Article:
Fr. Kevin watched as Beckett signed his name to the strange document, the red of the ink glistening wet on the paper, the thought that it contained the blood of some poor bird making him queasy. When he was done, the pen and the paper disappeared in a puff of smoke, replaced by a stone amulet of some kind in his brother-in-law's hand.
"Then we shall begin. You must hold the stone together, your hands bound by this cord." She snapped again, and across the same palm, lay a long length of leather string. "There are rules for the breaking of time. As I have stated, you have until Lady Moon comes to her fulfilment of time. After that, the spell will be broken, and you will return to this very spot, whether or not you have completed your quest. You are warned firmly not to meddle in the way of things. Each stone you turn, each life you touch, will have ripple effects. Some ripples are meaningless, other bear huge consequences. Do what needs to be done quickly, and with as little fuss as possible. Do I make myself clear to you?"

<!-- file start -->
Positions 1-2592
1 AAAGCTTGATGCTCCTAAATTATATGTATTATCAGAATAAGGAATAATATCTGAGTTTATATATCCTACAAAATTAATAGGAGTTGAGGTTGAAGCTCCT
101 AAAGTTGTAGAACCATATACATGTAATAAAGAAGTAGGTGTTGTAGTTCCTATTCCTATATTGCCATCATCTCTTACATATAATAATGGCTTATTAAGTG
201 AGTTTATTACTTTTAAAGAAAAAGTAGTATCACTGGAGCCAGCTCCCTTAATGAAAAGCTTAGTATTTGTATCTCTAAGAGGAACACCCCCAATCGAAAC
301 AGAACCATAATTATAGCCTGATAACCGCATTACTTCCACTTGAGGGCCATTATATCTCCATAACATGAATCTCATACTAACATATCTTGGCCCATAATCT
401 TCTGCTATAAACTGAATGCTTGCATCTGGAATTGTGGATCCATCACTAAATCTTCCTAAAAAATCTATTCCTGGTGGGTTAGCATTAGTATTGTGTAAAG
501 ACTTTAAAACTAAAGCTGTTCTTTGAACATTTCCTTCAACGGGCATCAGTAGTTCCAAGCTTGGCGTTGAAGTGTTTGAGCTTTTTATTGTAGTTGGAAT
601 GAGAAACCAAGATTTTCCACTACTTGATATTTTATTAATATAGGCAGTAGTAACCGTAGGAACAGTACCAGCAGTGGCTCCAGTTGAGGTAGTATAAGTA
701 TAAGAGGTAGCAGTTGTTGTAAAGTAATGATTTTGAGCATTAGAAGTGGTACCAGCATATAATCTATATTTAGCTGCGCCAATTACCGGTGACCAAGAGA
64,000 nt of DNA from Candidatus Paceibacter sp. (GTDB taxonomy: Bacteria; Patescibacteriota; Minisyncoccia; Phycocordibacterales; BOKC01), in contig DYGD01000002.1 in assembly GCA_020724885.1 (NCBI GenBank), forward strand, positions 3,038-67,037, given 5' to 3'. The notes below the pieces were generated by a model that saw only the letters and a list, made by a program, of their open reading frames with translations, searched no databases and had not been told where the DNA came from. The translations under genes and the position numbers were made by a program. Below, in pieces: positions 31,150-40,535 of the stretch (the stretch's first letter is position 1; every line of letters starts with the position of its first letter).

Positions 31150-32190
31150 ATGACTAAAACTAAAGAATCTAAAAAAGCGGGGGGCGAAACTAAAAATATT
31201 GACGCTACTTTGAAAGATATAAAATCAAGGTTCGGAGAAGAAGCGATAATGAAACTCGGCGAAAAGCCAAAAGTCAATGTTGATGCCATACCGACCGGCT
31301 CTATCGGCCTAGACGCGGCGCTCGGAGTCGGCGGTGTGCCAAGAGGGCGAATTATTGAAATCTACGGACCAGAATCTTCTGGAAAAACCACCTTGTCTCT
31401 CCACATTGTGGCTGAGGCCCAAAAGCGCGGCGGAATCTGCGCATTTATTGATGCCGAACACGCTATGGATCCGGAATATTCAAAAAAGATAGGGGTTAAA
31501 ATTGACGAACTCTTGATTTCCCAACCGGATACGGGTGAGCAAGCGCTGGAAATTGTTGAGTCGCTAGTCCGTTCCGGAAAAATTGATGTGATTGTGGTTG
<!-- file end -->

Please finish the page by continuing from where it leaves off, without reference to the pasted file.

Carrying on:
They both nodded their heads, and weird sense of calm filled Kevin's mind. They would have Maureen soon. Safe and sound. It all would work out. He was sure of it.
She Who was All stood up on delicate feet, her wings now feathered out behind her in full regalia. "Are you ready for your journey to begin?"
Beckett stood in front of Kevin and took hold of his right hand, posing as if he intended to lash them together. "We are, Your Majesty...expect for one last thing..."
Kevin never saw it coming. The punch came from nowhere, catching him hard across the left temple. He blinked twice, confusion filling his mind before everything went black.
Beckett pulled the unconscious priest across the room, propping him up against the sofa where Brian had perched himself. "You'll make sure he's alright?"
"Aye. He be fine in time, though not much happy."